Baba Marino is among local lifeguards featured in "Beach Patrol."
Rescue, crime and action wash up on ‘Beach Patrol’
Despite its scenic aerial shots of Oahu, "Beach Patrol: Honolulu" probably won't make the cut for the Hawaii Tourism Authority's next promotional in-flight video. The half-hour show, featuring dramatic voice-over and rapid-fire shots, follows Hawaii lifeguards, police officers, paramedics and firefighters as they manage the less attractive side of our beaches -- a place that's "not always paradise," according to the show's rather dazzling opening sequence.
"Beach Patrol: Honolulu" premieres tonight at 9 p.m. on Court TV.
In the first episode tonight, there's one "drunken daredevil" who nearly drowns off Spitting Caves, another (not drunk, just stupid) who gets pounded in the surf at Sandy Beach, a teen drug bust, a tsunami warning, and some barely disguised vomiting after a rescue in Waikiki, where there appears to be no surf at all.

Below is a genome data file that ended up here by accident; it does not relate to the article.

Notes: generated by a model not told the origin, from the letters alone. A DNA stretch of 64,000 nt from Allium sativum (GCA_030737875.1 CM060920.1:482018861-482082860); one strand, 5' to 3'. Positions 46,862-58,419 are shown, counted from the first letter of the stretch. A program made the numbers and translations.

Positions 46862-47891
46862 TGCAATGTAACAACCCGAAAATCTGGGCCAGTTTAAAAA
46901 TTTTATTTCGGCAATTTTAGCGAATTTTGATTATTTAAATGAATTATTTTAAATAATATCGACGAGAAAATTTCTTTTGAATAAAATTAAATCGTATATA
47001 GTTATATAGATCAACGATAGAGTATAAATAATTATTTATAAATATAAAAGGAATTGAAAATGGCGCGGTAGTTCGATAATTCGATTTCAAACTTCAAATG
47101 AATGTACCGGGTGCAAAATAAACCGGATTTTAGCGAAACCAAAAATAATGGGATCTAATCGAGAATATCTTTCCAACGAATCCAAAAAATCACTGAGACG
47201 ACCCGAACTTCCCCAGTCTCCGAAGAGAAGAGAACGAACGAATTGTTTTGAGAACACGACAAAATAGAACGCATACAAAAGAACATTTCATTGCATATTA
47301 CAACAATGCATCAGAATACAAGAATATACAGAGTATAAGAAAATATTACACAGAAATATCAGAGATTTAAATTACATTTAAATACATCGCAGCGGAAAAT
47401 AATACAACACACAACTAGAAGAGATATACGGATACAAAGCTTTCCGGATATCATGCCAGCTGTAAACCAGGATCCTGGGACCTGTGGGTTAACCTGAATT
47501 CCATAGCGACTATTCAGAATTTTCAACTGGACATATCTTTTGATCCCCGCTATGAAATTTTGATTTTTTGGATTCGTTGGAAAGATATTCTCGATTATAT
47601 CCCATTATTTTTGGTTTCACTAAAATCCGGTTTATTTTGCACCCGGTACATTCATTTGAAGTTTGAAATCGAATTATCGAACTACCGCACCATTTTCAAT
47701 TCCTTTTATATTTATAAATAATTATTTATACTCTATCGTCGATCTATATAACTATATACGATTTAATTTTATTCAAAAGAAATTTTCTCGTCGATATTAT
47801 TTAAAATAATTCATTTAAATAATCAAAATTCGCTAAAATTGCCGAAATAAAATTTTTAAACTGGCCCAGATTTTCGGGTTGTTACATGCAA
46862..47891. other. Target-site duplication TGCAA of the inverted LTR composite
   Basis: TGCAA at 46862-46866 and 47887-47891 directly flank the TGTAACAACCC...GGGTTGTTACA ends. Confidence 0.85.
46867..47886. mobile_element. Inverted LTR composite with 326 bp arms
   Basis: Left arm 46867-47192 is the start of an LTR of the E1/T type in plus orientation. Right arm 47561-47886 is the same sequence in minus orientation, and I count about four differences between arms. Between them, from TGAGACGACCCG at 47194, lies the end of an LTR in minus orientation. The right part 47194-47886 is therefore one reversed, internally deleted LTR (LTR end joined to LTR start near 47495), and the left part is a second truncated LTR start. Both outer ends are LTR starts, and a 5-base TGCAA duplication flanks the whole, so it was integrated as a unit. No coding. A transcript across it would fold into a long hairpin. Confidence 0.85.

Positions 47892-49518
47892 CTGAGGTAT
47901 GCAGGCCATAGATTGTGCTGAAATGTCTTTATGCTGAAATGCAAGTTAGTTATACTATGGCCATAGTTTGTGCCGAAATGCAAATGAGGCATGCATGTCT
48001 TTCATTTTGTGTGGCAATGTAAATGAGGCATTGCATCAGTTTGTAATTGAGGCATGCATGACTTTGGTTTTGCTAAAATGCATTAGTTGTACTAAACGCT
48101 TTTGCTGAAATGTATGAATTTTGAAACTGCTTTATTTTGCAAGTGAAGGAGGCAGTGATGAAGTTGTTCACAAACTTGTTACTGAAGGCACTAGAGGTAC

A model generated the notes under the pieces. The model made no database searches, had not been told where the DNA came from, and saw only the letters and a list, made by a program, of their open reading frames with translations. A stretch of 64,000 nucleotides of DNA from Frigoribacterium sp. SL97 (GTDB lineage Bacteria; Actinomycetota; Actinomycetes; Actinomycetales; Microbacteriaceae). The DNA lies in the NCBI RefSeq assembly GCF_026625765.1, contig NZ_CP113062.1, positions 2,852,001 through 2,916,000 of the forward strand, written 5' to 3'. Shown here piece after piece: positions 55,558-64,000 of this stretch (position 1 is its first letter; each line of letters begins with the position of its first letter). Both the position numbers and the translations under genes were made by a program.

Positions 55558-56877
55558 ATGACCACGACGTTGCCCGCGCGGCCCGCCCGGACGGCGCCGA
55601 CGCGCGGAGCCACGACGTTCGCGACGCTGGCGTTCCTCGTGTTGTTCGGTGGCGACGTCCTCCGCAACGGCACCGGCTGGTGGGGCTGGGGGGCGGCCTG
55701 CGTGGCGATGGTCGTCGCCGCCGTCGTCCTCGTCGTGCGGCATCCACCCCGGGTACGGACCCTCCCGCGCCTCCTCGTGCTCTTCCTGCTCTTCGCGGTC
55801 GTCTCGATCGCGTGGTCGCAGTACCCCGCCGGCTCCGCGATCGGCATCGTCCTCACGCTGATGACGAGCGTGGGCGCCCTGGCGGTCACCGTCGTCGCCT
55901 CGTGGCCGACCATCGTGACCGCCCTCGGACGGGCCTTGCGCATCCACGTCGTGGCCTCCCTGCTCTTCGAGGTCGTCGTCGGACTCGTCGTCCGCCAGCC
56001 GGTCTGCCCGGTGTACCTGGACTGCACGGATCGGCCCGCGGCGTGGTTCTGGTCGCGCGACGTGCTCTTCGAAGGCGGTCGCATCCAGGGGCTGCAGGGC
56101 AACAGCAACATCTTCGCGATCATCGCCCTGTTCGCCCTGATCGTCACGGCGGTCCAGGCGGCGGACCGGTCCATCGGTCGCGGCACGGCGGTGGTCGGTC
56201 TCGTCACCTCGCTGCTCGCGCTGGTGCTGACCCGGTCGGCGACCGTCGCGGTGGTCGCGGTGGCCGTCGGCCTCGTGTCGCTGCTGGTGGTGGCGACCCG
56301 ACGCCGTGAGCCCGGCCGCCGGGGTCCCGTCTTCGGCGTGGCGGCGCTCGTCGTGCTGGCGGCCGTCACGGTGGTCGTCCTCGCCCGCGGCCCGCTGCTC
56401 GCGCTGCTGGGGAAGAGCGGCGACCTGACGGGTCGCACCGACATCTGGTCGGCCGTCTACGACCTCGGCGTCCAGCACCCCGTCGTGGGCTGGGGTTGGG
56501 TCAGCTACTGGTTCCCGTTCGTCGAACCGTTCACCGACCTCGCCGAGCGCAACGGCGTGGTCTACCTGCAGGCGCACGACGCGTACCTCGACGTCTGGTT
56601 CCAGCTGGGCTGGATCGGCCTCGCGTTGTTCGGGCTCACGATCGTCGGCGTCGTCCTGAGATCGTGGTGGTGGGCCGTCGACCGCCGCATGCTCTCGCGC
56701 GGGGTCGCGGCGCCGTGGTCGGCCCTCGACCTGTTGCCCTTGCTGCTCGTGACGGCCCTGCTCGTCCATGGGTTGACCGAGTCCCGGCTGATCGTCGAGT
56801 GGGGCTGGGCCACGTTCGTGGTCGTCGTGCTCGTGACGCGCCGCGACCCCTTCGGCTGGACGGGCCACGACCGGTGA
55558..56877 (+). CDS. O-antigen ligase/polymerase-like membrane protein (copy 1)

The content is real, though, as the show obscures victims' faces in almost all of the scenes. And the lifeguards look competent, strong and responsible, which could be the best selling point of all to Court TV's 88 million viewers. The show highlights local lifeguards Baba Marino, Dave Loganbill, Julian Bosgra, Dustin Morris, Bryan Phillips, Tony Ho, James Sloane, Dustin Morris, Dave Skudin, Peter Erwin and Matthew Lamke -- all of whom represent Hawaii impressively.
For veteran beachgoers, there might be a sense that the drama associated with some of the incidents is escalated to a much higher level than they might deserve, but that's TV. (Furthermore, if you are watching from Kansas, it might look as frightening as a tornado would appear to us.) There's also plenty of exciting footage to keep the half-hour moving, and hearing from the lifeguards adds color and underscores the content with a sense of place, especially following rescues.
"It never fails," said Ho after the Spitting Caves recovery. "Guys always come out here, get all bus' up, jump in there, and then they can't get out. We've had a couple lives lost just because of that."
Overall, it's an interesting, worthwhile show that reveals how little glamour is associated with the challenging task of guarding this island's beaches.